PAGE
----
On impeachment of Dilip Ghosh, BJP sends message to RSS, North Bengal voters and party old guard

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Like many members of the BJP board, Dilip Ghosh was also an RSS man. However, his relationship with RSS deteriorated over time.

New BJP national vice president Dilip Ghosh (right) with new party state chairman Sukanta Majumdar (left) during a congratulation at the BJP party office in Kolkata. PTI

It was the defeat of the Bharatiya Janata party in the 2021 Bengal Assembly elections that sealed the fate of then head of state unity, Dilip Ghosh. Finally, the BJP decided to relieve him of his functions and appointed in his place the deputy for Balurghat Sukanta Majumdar.

The past few months have not been great for Bengal BJP. It has been riddled with infighting and factionalism since the party lost the hotly contested ballots. Many defectors, who left the ship before the elections, have already left the BJP and returned to the All India Trinamool Congress party led by Mamata Banerjee.

Recently, former Union Minister of State and MP Babul Supriyo also left the BJP and joined TMC after his ministerial post was taken from him in a cabinet reshuffle. To stop this ongoing exodus, it was time for the party to make some organizational changes. By removing Ghosh, central management did just that while sending strong messages to many stakeholders in one fell swoop.

The decision came just weeks before the crucial poll in Bhabanipur, where Banerjee’s future hangs in the balance as she must win the seat to continue as chief minister. She had lost to Nandigram against her former confidante and now opposition leader Suvendu Adhikari.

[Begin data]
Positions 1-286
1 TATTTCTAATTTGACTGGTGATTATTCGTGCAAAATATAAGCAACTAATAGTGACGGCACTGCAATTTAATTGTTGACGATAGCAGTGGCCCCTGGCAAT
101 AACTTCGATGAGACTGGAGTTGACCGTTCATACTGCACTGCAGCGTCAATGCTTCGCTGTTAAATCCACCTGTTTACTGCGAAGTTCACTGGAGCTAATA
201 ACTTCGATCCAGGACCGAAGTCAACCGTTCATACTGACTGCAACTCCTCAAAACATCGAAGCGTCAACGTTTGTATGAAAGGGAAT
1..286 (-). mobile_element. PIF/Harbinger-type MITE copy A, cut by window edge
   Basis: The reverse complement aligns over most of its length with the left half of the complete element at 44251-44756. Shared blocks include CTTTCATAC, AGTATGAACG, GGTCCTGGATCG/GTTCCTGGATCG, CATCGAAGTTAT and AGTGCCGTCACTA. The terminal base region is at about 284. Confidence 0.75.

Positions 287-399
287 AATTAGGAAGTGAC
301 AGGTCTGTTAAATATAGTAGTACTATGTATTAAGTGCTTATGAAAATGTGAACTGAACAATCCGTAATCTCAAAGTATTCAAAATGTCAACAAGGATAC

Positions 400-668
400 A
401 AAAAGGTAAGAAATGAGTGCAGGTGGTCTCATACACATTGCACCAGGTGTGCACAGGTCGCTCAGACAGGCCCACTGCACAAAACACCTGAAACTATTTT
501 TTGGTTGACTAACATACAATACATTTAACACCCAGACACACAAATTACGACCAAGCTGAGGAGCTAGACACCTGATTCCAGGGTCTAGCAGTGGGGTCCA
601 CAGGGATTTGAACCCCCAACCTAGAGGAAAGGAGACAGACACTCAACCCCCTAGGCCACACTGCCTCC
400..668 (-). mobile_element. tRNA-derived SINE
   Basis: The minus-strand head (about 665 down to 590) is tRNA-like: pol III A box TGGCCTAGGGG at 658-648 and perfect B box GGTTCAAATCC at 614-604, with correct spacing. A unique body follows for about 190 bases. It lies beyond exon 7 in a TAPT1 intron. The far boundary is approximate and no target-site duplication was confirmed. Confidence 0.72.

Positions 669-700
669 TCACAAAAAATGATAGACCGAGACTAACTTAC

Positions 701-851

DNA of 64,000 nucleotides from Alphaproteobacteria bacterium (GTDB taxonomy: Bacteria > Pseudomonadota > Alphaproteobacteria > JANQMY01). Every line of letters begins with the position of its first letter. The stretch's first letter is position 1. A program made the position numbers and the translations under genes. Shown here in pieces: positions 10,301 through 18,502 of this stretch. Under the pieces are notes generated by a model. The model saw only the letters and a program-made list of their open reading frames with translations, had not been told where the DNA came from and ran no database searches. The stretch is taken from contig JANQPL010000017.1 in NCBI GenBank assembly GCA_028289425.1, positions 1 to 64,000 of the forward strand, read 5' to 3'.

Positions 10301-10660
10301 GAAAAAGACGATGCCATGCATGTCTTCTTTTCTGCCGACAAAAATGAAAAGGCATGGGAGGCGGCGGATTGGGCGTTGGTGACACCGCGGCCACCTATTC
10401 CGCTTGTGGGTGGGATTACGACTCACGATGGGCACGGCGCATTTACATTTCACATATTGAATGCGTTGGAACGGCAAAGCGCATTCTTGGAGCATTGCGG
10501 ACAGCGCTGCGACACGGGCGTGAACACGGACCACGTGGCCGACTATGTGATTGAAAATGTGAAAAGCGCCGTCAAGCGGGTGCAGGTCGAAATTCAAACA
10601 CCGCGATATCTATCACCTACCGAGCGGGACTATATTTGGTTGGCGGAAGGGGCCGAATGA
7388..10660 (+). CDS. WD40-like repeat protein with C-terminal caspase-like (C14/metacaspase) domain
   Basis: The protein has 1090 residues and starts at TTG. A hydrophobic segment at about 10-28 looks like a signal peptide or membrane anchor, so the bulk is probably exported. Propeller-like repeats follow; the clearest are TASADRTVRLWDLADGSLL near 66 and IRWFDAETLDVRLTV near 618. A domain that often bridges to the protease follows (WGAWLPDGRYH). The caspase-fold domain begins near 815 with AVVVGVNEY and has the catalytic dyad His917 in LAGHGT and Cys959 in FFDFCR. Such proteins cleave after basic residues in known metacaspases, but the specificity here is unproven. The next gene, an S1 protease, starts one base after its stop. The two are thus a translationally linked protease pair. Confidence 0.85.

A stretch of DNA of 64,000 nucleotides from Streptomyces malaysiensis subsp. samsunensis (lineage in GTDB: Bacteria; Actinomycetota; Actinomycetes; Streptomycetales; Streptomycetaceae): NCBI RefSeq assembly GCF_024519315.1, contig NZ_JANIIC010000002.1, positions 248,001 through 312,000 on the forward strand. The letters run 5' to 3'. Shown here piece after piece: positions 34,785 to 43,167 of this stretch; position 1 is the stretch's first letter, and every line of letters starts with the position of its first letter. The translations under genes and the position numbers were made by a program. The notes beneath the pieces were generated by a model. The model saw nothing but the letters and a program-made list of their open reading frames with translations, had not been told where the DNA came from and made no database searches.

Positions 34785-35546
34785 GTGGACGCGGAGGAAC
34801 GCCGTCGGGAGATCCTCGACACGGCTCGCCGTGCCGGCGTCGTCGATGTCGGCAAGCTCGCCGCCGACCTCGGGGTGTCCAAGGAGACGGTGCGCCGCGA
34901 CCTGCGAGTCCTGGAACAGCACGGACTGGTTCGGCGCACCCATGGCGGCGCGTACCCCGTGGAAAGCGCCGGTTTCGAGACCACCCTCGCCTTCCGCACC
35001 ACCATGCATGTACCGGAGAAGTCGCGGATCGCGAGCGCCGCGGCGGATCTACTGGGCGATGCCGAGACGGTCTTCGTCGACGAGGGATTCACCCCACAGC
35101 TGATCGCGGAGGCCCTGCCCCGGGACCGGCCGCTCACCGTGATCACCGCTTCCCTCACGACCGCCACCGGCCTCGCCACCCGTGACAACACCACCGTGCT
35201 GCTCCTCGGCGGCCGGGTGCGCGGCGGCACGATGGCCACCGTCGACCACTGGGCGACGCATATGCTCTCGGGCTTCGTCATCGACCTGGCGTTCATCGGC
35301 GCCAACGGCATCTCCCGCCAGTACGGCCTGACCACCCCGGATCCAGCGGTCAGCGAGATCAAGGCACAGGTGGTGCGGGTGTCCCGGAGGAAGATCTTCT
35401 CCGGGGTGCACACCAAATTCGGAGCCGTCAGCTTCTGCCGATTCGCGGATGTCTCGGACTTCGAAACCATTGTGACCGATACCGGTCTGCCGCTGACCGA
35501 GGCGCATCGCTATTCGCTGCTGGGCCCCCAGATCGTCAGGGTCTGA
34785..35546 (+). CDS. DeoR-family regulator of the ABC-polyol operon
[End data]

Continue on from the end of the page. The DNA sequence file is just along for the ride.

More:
Ghosh, meanwhile, was appointed National Vice President of BJP, a post previously held by Mukul Roy, who has now returned to TMC.

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Favor the RSS point of view in terms of organization

Like many BJP leaders, Ghosh was also a man of Rashtriya Swayamsevak Sangh (RSS). However, his relationship with the RSS deteriorated over time. RSS has played a key role in strengthening the ground for BJP in Bengal in recent years. Under Ghosh, the party chose to ignore Sangh’s opposition to the indiscriminate enthronement of TMC cadres just before the elections. All would have been well and forgiven if this decision had worked in the polls.

But with several defectors losing the ballot boxes, and many more embarrassingly begging the TMC for a ghar vapasi, it has become difficult for the party to justify the expansion before the election, a strategy now blamed on Ghosh.

Majumdar, meanwhile, is also a longtime RSSman, with a doctorate in botany. By choosing Majumdar, the central leadership of the BJP sent the message that the views of the RSS will take precedence when it comes to organizational decisions.

Resolve the growing dissent among the old guards

The rift between the old and the new BJP Bengal Guard widened and the most controversial topic of this internal war was the enthronement of TMC members. Party supporters believed the BJP trusted newcomers with important seats and organizational positions by neglecting those who had worked for the organization from the start.

Party veterans have not only played a key role in developing the party’s popular connection, but they also draw on a cross-section of the Bengal electorate. The Old Guard opposed the idea of ​​including TMC defectors in the party from the start, but their dissent was ignored at Ghosh’s request.